Investor Douglas Tompkins is Creating a Future Patagonian National Park

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Douglas Tompkins—the founder of Esprit and The North Face—is using his fortune to build massive national parks in Chile and Argentina. But what he sees as philanthropy, local ranchers see as meddling.

Everyone in Patagonia is talking about: Conservación Patagonica, the latest addition to the world’s largest private conservation project.

Fifteen years ago, in the June 1999 issue of The Atlantic, William Langewiesche wrote about Tompkins’s first major venture into conservation in Chile, describing both Tompkins’s idealistic vision and the infamy that had already shrouded him. The hostility has only grown as his conservation empire has expanded. Rumors now range from the conspiratorial to the phantasmagorical: Tompkins is creating a second Israel in South America; he is siphoning off the world’s last freshwater resources for other American millionaires; he is building bunkers for a pending nuclear war.

No one seems to believe what Doug Tompkins and his wife, Kris, are actually doing: They have purchased enough land in Chile and Argentina to equal an area the size of nearly two Rhode Islands, and they plan to donate these ice-coated peaks, red-rock canyons, and coastal volcanoes to the respective governments in the form of national parks. They have protected more land than any other private individuals in history.

In the United States, Tompkins’s name is rarely recognized until it is linked to one of the two apparel companies he founded: Esprit and The North Face. In Chile, however, mentioning his name can bring rage to the faces of even the most apolitical people. Kris’s name is less recognized and less reviled in the region, even though she is her husband’s partner in his conservation work. Before she became a full-time philanthropist, she made her own fortune as CEO of the outdoor apparel company Patagonia. Since leaving their industry jobs, the Tompkinses have started a host of organizations aimed at protecting the wild: The Foundation for Deep Ecology, Conservación Patagonica, Fundación Pumalín, Fundación Yendegaia, The Conservation Land Trust, and Tompkins Conservation.

In 2004, Conservación Patagonica acquired the Chacabuco Valley and has since been turning it into what the Tompkinses call the Future Patagonia National Park. It is this 178,000-acre plot of land that everyone in the region is now talking about. Once they bought it, the Tompkinses began their efforts to restore the land to the state it was in before humans exploited it. They sold almost all the 30,000 sheep and 3,800 cows that came with the property. They built several large stone buildings with wide, divided-light windows and pitched copper roofs. Their employees and volunteers removed more than 400 miles of fencing and pulled plant after plant of invasive species out of the ground.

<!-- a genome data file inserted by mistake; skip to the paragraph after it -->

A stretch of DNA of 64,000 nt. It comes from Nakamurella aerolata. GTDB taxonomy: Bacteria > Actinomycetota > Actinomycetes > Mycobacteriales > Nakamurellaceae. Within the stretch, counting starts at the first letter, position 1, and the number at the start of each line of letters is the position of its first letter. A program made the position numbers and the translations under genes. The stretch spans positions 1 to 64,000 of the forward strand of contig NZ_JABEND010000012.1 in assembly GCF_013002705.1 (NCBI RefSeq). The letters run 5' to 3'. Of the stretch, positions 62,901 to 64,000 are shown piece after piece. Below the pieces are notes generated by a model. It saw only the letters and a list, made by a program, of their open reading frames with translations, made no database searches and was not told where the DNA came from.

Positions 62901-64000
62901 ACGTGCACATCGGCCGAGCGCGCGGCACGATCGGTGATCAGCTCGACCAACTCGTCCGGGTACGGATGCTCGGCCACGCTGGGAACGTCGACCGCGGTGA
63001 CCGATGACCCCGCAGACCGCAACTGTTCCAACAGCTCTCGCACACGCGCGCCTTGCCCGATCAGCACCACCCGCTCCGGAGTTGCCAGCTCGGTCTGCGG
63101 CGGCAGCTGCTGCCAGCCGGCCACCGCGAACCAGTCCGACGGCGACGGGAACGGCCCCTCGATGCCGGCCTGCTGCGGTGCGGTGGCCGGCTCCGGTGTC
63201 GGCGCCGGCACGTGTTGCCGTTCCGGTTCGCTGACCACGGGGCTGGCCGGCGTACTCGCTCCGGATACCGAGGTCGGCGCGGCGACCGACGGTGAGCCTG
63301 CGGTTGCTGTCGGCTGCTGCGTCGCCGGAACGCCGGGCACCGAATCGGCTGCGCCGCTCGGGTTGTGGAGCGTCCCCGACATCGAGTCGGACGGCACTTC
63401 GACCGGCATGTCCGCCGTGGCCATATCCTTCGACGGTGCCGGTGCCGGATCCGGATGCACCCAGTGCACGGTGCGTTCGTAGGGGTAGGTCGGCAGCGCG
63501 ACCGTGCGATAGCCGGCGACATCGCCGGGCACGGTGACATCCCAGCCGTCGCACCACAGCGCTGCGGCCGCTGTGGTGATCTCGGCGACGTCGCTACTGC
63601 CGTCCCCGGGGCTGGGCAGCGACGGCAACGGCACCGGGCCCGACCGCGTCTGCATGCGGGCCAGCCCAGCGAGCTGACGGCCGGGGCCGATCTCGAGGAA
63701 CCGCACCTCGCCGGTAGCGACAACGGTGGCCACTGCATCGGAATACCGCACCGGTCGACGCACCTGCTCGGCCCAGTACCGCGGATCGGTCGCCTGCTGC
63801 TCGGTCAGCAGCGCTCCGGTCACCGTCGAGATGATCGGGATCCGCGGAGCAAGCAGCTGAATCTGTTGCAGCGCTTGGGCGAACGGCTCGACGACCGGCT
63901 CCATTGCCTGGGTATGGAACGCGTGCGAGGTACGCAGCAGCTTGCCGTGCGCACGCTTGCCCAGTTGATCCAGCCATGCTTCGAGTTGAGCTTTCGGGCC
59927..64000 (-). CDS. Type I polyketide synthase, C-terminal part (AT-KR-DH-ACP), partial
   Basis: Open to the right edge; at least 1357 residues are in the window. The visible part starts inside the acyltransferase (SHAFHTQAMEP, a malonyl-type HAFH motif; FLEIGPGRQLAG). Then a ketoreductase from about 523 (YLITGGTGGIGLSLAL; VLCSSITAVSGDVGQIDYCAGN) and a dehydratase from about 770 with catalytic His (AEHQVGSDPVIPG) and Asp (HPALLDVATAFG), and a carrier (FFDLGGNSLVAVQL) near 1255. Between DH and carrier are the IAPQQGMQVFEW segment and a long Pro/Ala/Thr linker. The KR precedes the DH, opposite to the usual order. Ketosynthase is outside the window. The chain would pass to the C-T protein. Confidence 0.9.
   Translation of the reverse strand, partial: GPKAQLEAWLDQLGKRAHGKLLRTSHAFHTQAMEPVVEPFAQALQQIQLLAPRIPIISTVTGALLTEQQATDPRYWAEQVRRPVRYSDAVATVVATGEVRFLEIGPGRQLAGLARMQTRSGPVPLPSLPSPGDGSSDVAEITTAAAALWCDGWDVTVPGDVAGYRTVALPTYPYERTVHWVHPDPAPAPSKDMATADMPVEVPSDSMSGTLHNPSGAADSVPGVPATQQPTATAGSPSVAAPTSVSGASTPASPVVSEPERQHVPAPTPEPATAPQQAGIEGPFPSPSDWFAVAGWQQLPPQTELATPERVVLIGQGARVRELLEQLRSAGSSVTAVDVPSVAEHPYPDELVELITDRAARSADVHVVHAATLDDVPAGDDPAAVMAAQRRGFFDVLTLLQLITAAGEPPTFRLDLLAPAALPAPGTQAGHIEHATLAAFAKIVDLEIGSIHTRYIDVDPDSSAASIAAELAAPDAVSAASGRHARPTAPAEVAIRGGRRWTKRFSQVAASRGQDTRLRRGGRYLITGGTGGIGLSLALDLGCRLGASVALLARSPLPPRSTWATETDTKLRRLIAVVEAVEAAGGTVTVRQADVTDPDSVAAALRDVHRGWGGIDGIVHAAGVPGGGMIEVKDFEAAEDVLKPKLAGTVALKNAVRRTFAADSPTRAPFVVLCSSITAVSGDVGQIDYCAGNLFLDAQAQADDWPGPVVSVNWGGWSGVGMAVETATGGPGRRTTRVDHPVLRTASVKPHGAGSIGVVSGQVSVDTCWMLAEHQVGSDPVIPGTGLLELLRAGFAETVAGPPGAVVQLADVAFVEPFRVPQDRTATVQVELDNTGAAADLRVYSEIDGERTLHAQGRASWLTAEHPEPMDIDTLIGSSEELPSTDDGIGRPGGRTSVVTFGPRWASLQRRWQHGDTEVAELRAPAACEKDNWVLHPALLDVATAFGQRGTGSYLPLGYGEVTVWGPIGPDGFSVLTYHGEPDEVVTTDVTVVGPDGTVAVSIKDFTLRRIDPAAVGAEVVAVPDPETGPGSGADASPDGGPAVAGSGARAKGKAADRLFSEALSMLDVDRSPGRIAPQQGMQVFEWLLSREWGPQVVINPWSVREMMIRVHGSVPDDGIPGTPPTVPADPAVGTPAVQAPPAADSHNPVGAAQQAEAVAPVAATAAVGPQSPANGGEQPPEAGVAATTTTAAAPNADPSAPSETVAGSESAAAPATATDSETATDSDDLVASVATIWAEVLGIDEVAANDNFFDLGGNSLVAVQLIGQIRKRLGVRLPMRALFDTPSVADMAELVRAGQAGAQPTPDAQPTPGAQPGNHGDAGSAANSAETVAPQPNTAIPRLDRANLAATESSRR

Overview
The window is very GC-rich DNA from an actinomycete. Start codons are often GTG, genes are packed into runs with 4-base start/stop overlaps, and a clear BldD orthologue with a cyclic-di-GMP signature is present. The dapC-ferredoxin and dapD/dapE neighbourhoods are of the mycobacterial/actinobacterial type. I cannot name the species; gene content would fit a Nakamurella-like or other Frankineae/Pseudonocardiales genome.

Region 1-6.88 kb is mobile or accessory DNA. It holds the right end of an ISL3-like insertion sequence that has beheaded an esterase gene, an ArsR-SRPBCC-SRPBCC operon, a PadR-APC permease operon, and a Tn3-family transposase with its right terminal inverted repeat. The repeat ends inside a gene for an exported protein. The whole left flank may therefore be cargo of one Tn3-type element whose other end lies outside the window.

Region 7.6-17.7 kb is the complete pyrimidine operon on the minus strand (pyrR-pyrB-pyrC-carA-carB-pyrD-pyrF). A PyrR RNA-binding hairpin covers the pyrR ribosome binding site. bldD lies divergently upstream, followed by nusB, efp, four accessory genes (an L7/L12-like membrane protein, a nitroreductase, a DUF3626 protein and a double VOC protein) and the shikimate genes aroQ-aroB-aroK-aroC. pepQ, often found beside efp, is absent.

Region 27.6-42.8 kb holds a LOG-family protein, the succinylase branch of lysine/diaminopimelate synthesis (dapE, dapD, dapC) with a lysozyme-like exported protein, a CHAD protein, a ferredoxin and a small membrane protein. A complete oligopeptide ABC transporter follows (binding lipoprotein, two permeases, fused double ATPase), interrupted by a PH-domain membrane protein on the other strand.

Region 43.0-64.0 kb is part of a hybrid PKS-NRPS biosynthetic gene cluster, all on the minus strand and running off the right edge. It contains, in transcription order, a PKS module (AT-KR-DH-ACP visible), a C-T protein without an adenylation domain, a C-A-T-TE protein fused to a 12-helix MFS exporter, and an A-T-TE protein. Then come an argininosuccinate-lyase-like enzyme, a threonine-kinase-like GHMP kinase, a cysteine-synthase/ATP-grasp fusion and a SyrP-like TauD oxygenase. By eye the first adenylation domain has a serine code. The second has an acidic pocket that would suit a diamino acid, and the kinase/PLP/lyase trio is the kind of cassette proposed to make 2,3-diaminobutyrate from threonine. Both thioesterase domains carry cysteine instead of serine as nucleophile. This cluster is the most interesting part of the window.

Few in neighboring towns were quick to trust their eccentric new neighbor—the organic farmer, the WASPy backpacker, the amateur architect, the billionaire entrepreneur, the high-school dropout, the former ski racer, the grizzled mountaineer, the bold whitewater kayaker, the daring bush pilot, the audacious land-grabber, the radical environmentalist, the would-be savior of the Patagonian wilds.

Tompkins moved to a small farm on one of his first park projects in Chile: Parque Pumalín. Unlike the yellow, rolling hills of low brush in the Chacabuco Valley, Pumalín covers 715,000 acres of dense and wet forest, carved by deep fjords, with mountains that drop steeply to the sea and islands that splatter across the surrounding bay.

While living in Pumalín, he often flew to another small farm he had purchased to the south of it. It is one of his and Kris’s “agricultural restoration projects,” where they repair and redesign degraded farms, building organic ones in their place to offer a model for neighboring farmers to emulate.

They eventually bought 208,000 acres in 1994, adding more a few years later. Much of the land surrounding theirs was federally owned. In 2004, Tompkins suggested to Chile’s then-president, Ricardo Lagos, that the Chilean government donate this federal land, along with Tompkins’s private land, and join the areas. Those 726,000 acres now comprise Corcovado, Chile’s sixth-largest national park.

One of Pumalín’s entrances is now in the town of Amarillo, where a few park rangers like Erwin Gonzalez are readying the park for turnover to the Chilean government. Gonzalez is a young man from Santiago with jeans and rubber boots who gave me a tour of the park in his pick-up truck. We started in town, where the Tompkinses have engaged in what the park materials call “Village Beautification.”

“The people were a little hesitant,” Gonzalez told me. “A gringo shows up and tells us our town is ugly? But now it’s going well.”

As Gonzalez indicated, Tompkins has taken many of the decisions about the design of these renovations into his own hands—the patterns of the houses’ trim, the colors of their fences.

Gonzalez drove us out of town and into the park. He pointed out different campsites and parking lots amid the wet forest, explaining Tompkins’s process: Tompkins would draw a sketch of what he imagined for each aspect of the park—from the bends in the trails and roads to the arrangement of a campsite’s picnic tables and benches. Gonzalez and his colleagues would then build as fast as they could according to these drawings. Tompkins would later return to see his ideas embodied and give his stamp of approval or rejection. Rejection, in this case, might mean that Gonzalez and the other rangers had to scrap the progress they’d made and begun building anew.

Like many of Tompkins’s employees, the executive director of Conservación Patagonica, Nadine Lehner, once described this obsessiveness to me.